About 100 km southeast of Kunming is the Stone Forest called Shilin. It is a massive collection of grey limestone pillars split and eroded by wind and rainwater.

Developed as a tourist attraction consisting of rock caves, arches, and pavilions. Shilin is part of the larger karst-based landscape of the area.

Workers draining the pond.
Workers draining the pond.
A worker apologising for throwing a rock at us.
A worker apologising for throwing a rock at us.
Stacked karst rocks slashed as if the were cut by a fine laser.

This place is crawling with spiders.


And tourists.


As I’ve mentioned previously domestic tourism in China is very developed and due to the large population, there is a follow the herd mentality, which is why the Chinese tend to follow a guide and probably end up in exactly the places it has recommended.

All tourists are queuing up for one small viewing area.

Because of this, most of the Shilin stone forest remains undiscovered. Which is a big loss, because the whole site is huge and can be explored by foot, becoming a labyrinth wonderland.

View over karst stones from the hill.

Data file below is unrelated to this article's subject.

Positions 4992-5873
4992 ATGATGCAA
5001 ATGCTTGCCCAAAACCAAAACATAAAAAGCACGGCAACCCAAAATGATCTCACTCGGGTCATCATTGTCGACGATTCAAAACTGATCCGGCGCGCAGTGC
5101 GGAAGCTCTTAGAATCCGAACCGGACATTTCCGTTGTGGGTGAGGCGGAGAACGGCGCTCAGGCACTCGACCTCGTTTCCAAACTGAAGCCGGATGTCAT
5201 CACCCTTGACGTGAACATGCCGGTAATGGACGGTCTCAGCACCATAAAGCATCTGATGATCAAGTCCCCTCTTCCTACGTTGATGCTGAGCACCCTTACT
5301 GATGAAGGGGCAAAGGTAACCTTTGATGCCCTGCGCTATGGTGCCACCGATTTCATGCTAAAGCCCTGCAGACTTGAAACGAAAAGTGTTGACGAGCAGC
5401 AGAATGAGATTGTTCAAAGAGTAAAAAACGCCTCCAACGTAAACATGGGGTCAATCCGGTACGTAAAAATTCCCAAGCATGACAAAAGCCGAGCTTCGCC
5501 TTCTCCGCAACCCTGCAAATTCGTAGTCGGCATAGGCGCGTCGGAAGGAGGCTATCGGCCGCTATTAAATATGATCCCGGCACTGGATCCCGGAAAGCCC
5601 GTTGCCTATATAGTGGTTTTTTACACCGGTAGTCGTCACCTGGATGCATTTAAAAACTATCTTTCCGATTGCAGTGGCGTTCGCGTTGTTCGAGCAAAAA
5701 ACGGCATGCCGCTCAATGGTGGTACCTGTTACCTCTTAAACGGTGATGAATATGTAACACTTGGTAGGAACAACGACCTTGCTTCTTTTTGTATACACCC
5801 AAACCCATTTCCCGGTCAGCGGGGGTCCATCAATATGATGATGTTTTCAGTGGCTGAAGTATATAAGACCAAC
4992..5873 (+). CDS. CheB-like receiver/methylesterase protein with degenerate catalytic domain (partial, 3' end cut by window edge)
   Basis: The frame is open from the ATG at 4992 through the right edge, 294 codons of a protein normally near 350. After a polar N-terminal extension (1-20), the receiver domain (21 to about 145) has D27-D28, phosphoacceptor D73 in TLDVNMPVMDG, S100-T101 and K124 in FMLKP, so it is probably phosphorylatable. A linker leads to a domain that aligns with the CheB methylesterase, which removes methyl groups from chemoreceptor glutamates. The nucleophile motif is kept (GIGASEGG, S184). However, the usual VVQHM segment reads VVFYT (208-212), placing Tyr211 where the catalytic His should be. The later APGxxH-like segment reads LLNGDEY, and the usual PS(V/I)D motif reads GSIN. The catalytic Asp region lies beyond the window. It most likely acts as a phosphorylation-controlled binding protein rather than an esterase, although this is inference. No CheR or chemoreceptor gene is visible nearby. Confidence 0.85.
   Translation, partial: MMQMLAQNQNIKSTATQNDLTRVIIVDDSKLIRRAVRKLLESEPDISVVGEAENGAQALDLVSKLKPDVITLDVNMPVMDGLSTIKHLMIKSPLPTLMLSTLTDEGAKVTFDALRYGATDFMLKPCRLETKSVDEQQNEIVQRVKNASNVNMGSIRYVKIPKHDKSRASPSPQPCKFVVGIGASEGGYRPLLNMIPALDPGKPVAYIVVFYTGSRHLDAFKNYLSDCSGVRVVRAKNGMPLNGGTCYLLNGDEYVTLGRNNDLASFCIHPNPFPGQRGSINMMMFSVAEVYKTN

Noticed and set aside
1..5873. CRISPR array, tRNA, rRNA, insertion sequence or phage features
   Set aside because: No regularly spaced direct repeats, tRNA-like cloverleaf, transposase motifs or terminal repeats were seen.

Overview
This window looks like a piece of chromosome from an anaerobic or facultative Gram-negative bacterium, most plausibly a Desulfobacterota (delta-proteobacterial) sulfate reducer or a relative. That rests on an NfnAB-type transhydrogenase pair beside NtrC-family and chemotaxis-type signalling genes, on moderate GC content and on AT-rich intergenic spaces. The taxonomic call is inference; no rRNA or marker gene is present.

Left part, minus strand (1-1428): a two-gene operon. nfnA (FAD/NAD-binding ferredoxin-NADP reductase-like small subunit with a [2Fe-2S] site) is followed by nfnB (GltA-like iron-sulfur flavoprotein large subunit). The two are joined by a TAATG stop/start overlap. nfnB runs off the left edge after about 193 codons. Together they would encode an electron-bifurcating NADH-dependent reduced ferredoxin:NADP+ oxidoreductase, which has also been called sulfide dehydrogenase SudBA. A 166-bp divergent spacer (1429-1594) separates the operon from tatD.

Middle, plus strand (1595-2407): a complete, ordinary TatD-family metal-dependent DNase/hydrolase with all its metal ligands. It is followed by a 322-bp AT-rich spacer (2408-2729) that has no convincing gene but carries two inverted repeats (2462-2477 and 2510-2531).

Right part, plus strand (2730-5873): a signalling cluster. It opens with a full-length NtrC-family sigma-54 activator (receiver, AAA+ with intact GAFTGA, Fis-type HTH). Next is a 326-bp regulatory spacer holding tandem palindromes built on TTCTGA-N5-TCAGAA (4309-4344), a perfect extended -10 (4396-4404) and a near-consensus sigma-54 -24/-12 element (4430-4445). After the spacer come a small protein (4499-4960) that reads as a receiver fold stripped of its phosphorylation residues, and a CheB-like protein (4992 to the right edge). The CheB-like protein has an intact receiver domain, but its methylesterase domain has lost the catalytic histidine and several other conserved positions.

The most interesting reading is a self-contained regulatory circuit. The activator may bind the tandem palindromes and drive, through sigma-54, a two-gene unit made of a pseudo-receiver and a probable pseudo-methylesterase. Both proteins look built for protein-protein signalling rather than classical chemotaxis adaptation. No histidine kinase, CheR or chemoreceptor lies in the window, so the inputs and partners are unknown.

From far away these stones merge with trees and disappear.

A fellow traveller I met had a seizure, then lost consciousness and woke up in hospital with one of his back bone plates fractured. When I met him for the first time in Kunming, the whites of his eyes were totally red, just like in a zombie movie. Nevertheless, he climbed one of the rocks in Shilin forest and was pretty happy with it.

Brian is on top of the rock.
Panorama of the stone forest.


Walking has own benefits, like for example discovering coconuts on the way, cracking them open and drinking the juice.

Brian is happy with the stolen coconut. It was worth it.

Overall whether this place is a banana pancake trail or a climber’s wonderland is up to the individual.

On to of the rock.